(Bloomberg) -- A former Societe Generale SA banker fired over allegations he took secret information on a $10 billion chemical deal and shared it with a friend lost a second bid to get about 430,000 euros ($473,000) in compensation related to his dismissal.
The Paris court of appeals rejected the claims by Stephane Fima, who was dismissed in 2016 for gross misconduct after police raided his office at the bank’s headquarters in western Paris. The former specialist in acquisition financing had already lost his first case two years ago. He was seeking severance pay as well as a 130,000-euro bonus for 2015.
“Stephane Fima, an experienced employee, knowingly breached his duties regarding professional secrecy and the access to confidential data,” the court said in a Nov. 6 ruling released this week. “These facts are tantamount to gross misconduct, making it impossible for the company to keep the employee.”
Fima is among seven men who have been charged in France for trading on inside information about the 2015 takeover of U.S. chemical producer Airgas Inc. by rival Air Liquide SA. The men have challenged the charges, and no trial has been ordered. French investigators say they have evidence two Geneva traders used a middleman who was friendly with the former SocGen banker to get confidential details on the Airgas acquisition such as the target price. There may be some overlap between the traders in the French case and a U.S. probe that resulted in six people being indicted last month.
Fima failed to convince appellate judges that Societe Generale didn’t act within two months of learning of the alleged infringements, as required under French employment law. While the raid took place on Jan. 14, 2016, the procedure to fire him only began on March 17. But the Paris court of appeals considered SocGen didn’t have a full picture of Fima’s breach of duty until police investigators shared their preliminary findings with his boss in mid-February.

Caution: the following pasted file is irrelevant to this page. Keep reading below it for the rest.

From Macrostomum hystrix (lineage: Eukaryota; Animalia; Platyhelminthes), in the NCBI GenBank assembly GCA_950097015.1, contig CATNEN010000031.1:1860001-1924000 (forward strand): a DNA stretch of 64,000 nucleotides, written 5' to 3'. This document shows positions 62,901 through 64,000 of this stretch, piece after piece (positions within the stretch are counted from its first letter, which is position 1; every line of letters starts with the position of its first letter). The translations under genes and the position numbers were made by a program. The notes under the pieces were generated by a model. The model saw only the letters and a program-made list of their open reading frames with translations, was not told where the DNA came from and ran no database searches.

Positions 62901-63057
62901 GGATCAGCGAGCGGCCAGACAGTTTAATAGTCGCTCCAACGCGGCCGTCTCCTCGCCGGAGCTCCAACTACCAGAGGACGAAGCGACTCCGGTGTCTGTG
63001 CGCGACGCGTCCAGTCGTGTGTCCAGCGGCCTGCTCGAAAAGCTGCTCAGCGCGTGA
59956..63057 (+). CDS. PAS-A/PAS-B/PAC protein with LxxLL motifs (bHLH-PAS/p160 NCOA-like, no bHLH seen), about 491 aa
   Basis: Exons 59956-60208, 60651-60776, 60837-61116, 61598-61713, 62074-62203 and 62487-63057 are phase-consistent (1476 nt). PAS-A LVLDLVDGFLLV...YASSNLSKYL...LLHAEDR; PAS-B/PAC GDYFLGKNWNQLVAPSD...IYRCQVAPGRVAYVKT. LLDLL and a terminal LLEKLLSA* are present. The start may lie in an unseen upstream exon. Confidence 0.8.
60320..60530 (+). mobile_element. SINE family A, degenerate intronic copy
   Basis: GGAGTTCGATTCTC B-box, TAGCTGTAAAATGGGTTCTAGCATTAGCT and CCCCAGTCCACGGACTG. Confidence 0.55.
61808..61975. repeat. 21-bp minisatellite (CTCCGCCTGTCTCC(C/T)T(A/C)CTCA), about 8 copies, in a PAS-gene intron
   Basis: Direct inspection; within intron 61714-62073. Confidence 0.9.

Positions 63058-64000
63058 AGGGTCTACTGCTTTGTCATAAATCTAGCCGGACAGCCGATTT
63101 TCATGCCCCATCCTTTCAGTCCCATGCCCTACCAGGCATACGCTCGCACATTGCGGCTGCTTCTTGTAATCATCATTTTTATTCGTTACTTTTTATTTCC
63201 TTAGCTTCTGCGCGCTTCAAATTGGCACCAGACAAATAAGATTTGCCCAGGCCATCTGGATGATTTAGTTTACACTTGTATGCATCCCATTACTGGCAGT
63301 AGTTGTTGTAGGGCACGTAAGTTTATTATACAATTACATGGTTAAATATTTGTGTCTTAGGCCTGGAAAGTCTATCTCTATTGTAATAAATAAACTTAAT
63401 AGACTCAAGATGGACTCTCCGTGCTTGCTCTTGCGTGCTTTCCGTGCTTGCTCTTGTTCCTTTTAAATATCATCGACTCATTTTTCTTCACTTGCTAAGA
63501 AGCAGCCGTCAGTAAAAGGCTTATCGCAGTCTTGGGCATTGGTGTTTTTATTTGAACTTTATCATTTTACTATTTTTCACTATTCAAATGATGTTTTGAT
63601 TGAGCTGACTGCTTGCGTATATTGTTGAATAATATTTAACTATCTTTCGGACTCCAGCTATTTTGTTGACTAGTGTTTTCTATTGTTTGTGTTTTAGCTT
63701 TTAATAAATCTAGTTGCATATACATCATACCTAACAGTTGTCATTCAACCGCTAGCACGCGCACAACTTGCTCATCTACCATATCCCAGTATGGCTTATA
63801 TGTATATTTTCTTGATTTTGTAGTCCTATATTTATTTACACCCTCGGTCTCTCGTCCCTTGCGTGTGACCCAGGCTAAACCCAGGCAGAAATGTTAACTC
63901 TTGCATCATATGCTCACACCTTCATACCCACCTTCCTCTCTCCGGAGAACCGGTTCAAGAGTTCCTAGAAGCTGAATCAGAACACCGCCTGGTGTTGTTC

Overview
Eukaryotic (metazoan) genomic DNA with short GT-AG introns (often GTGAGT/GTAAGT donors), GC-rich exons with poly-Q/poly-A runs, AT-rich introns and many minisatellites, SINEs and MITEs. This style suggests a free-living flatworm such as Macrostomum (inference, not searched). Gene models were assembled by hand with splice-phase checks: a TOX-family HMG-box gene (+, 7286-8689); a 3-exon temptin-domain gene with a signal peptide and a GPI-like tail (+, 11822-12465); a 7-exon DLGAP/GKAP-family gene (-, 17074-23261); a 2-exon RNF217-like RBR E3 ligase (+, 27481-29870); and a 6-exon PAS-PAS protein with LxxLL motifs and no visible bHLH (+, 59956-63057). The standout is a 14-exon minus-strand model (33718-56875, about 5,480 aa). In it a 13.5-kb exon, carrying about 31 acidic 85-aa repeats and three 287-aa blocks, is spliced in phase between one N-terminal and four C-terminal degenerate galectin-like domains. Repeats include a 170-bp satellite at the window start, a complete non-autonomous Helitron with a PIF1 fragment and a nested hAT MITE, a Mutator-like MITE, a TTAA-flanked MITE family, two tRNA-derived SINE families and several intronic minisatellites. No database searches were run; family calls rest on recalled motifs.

Frederic Gras, a lawyer for Fima, said his client would need to consult an attorney who can plead at France’s top court to determine whether an appeal will be filed. SocGen said in an emailed statement the court acknowledged the dismissal was justified.
In a separate ruling released this week related to the insider-trading probe, the Versailles court of appeals upheld a 2014 raid by civil investigators at the office of a Paris lawyer specializing in mergers and acquisitions. Patrick Jaïs failed to convince judges that, on the day of the raid, he should have been given a copy of a lengthy document detailing the reasoning behind the action as well as the search warrant.
Investigators at the Autorite des Marches Financiers hoped the raid would shed light on the trading activities of a longtime friend of Jaïs. But the inspections turned up just one document, which Jaïs’s lawyer said was “so insignificant” he voluntarily provided it.
An attorney for Jaïs said his client had challenged the raids out of principle and losing the lawsuit would have been a blow to the AMF. It may have required investigators to provide both documents during subsequent inspections. Jaïs didn’t respond to requests to comment on last month’s ruling.
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